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Greg Gilbert writes about a professor repeatedly using “what may be the all-time worst argument for immersion.”

It goes like this: In the story of Philip and the eunuch, the text uses the Greek words for “to go down [into]” and “to come up [out of]” water. Going down into the water and coming back up--that’s immersion.

Well, no. That’s a bad argument. Here’s what the text says (Acts 8:38-39):

And he commanded the chariot to stop, and they both went down into the water, Philip and the eunuch, and he baptized him. And when they came up out of the water, the Spirit of the Lord carried Philip away, and the eunuch saw him no more, and went on his way rejoicing.

Now if “went down into the water” and “came up out of the water” refer to the baptism itself, are we to understand that both Philip and the eunuch were baptized? The text, after all, says that “they both went down into the water” and that they both came back up. Surely the text is not saying that both were baptized. Also, look carefully at the text’s sequence; it’s very precise. They went down into the water, he baptized him, then they came up. If “went down” and “came up” refer to the immersion itself, then we’re left with the ridiculous picture of Philip pushing the eunuch under (presumably going under himself, too), then immersing him while they’re both under water, and then both of them coming up together out of the water. What sense does that make? It’s much easier to understand “went down into the water” as referring not to immersion, but to stepping down into whatever body of water the eunuch saw. Then Philip baptized him, and then they both stepped out of the body of water.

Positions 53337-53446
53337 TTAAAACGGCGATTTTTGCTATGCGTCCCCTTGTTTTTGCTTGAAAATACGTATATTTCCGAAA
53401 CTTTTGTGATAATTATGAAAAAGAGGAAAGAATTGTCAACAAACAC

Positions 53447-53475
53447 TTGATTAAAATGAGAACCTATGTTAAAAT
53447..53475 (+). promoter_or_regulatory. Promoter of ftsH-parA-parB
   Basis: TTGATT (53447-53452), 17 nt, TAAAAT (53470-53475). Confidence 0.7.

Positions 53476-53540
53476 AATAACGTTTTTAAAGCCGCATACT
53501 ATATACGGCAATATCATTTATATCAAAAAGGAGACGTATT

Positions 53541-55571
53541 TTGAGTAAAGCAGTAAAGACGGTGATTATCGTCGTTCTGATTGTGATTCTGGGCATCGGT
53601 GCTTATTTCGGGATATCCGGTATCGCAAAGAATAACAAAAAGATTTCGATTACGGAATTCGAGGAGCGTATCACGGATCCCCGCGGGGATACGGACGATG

Update: To clarify, I (and Greg) hold to credobaptism by immersion as biblical.

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13 thoughts on “Bad Arguments for Baptism by Immersion”

  1. Casey says:

    I see his point, but the fact that they did go down into the water says something, does it not? Granted, the going down in and coming back up do not seem to be referring to immersion itself, but they do seem to imply that the likely mode of baptism was immersion. If they were merely practicing pouring or sprinkling, what would have been the purpose in their going down into the water together? It seems more likely that one of them would have simply gone down and filled up a container of water.

  2. HomeBuilding Team says:

    I actually had this conversation with my father, who was using this argument, and I pointed out its error (and I definitely prefer immersion if resources allow for it).

    Also agree that while the 'going down' and 'coming up', while not specifically refer to immersion, logically indicate that immersion was the method (as I also understand 'baptizmo' to literally mean).